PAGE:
In some network environments,
VLANs are associated with individual networks or subnetworks. In an IP network,
each subnetwork is mapped to an individual VLAN. Configuring VLANs helps
control the size of the broadcast domain and keeps local traffic local.
However, network devices in different VLANs cannot communicate with one another
without a Layer 3 device (router) to route traffic between the VLAN, referred
to as inter-VLAN routing. You configure one or more routers to route traffic to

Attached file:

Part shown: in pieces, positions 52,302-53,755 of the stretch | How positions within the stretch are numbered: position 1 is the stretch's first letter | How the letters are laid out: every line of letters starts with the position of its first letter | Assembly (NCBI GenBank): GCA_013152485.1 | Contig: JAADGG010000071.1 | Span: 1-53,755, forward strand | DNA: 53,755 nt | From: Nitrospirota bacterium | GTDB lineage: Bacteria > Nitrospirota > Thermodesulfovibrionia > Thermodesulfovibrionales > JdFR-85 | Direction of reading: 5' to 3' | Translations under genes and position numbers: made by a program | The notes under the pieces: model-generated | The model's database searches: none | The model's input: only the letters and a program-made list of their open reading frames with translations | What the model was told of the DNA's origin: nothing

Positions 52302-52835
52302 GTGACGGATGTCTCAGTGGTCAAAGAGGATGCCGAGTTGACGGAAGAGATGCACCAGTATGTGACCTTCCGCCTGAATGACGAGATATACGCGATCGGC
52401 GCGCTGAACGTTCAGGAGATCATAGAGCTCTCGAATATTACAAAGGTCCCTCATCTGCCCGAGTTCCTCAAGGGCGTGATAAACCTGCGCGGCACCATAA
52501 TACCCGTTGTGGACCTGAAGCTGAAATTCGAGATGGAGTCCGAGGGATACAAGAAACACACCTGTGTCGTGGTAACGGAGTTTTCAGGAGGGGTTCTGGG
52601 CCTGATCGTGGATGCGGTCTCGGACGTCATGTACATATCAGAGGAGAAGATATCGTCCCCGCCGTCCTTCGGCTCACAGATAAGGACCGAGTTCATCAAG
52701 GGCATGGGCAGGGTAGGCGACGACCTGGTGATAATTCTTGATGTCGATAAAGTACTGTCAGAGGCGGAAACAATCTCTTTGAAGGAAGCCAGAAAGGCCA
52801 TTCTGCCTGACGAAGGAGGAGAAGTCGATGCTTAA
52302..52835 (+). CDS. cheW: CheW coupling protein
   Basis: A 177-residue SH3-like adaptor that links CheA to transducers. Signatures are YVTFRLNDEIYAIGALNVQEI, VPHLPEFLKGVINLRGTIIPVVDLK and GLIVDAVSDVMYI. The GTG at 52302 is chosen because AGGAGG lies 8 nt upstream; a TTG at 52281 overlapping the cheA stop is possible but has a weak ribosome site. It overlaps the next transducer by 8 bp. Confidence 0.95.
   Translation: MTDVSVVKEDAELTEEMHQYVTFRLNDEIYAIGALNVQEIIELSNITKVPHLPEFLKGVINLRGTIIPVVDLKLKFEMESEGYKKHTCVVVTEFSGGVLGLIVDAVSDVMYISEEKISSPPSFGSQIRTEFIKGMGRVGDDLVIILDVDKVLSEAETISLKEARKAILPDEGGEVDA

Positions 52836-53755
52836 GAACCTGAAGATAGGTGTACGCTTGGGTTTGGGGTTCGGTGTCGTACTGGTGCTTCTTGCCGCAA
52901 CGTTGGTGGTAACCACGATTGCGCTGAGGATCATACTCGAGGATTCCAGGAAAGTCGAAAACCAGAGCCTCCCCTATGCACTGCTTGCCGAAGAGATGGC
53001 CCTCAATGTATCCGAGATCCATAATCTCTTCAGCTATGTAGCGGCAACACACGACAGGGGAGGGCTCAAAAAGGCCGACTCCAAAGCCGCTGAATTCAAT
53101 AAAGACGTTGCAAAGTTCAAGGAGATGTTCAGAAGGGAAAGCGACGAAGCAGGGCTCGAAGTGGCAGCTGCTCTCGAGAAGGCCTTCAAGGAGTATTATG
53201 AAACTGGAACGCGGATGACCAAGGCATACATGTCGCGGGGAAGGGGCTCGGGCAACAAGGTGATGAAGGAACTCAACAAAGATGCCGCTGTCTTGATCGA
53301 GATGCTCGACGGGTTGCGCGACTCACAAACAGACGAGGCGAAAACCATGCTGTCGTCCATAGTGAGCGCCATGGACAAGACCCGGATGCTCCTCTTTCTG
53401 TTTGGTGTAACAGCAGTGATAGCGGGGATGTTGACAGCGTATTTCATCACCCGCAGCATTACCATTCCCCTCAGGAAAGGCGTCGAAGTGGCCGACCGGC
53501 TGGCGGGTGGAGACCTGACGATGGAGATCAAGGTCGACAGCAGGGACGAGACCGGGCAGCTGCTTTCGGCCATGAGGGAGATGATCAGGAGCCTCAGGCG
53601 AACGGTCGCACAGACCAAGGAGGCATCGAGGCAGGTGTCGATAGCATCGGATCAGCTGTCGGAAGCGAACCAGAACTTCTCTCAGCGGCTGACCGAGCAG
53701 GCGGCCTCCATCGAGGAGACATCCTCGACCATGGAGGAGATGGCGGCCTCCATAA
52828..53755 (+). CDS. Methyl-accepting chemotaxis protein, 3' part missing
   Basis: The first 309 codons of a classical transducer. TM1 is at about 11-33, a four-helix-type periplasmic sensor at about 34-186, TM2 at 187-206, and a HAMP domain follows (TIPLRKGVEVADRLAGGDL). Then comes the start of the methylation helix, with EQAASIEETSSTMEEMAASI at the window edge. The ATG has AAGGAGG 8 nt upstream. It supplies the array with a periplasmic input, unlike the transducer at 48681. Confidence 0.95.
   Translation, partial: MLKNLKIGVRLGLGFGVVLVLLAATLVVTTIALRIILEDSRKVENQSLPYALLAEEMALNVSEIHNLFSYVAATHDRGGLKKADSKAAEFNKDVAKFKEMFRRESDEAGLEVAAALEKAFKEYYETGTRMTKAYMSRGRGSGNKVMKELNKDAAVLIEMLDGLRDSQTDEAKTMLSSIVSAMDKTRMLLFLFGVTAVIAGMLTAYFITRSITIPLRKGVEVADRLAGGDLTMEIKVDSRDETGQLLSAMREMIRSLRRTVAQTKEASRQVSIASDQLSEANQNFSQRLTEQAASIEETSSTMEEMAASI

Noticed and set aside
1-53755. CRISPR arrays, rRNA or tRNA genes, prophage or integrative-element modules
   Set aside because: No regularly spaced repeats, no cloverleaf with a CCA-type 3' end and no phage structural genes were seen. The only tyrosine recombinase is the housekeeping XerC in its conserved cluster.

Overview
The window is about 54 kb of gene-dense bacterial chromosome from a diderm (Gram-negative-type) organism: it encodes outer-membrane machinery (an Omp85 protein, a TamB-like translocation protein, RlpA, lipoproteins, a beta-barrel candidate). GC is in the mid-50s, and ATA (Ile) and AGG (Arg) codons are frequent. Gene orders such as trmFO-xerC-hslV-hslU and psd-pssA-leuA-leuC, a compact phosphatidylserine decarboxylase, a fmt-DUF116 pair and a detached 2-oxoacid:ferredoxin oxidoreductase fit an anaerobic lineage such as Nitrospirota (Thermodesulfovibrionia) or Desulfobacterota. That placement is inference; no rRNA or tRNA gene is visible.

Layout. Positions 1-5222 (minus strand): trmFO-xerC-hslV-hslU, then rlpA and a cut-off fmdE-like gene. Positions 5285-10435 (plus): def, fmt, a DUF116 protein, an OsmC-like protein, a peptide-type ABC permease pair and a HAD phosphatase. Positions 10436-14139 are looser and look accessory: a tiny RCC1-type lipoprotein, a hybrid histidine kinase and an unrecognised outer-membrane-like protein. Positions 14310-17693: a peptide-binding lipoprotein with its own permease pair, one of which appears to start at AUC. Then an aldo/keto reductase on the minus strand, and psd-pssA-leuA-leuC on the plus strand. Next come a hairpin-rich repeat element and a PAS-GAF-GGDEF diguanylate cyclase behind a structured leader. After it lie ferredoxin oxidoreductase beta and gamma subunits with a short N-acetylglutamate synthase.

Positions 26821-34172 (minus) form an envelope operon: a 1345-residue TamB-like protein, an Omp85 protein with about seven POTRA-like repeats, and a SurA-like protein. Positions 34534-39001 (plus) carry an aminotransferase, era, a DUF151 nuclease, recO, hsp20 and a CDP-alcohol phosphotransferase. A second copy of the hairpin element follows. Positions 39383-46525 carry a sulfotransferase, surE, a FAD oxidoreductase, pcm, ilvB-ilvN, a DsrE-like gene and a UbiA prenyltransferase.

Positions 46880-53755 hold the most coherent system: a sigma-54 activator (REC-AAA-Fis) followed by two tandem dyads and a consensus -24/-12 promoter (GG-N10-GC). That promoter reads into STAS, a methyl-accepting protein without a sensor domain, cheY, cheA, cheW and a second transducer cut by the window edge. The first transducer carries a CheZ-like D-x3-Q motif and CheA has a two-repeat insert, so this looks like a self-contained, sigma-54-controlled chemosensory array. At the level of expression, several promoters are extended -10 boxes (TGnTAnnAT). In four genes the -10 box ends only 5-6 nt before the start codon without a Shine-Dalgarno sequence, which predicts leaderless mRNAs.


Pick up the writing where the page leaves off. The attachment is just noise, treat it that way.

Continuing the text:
the appropriate destination VLAN.
Figure 1. Routing Topology
Example. This figure shows
a basic routing topology. Switch A is in VLAN 10, and Switch B is in VLAN 20.
The router has an interface in each VLAN.
When Host A in VLAN 10 needs
to communicate with Host B in VLAN 10, it sends a packet addressed to that
host. Switch A forwards the packet directly to Host B, without sending it to
When Host A sends a packet to
Host C in VLAN 20, Switch A forwards the packet to the router, which receives
the traffic on the VLAN 10 interface. The router checks the routing table,
finds the correct outgoing interface, and forwards the packet on the VLAN 20
interface to Switch B. Switch B receives the packet and forwards it to Host C.
When static routing is
enabled on Switch A and B, the router device is no longer needed to route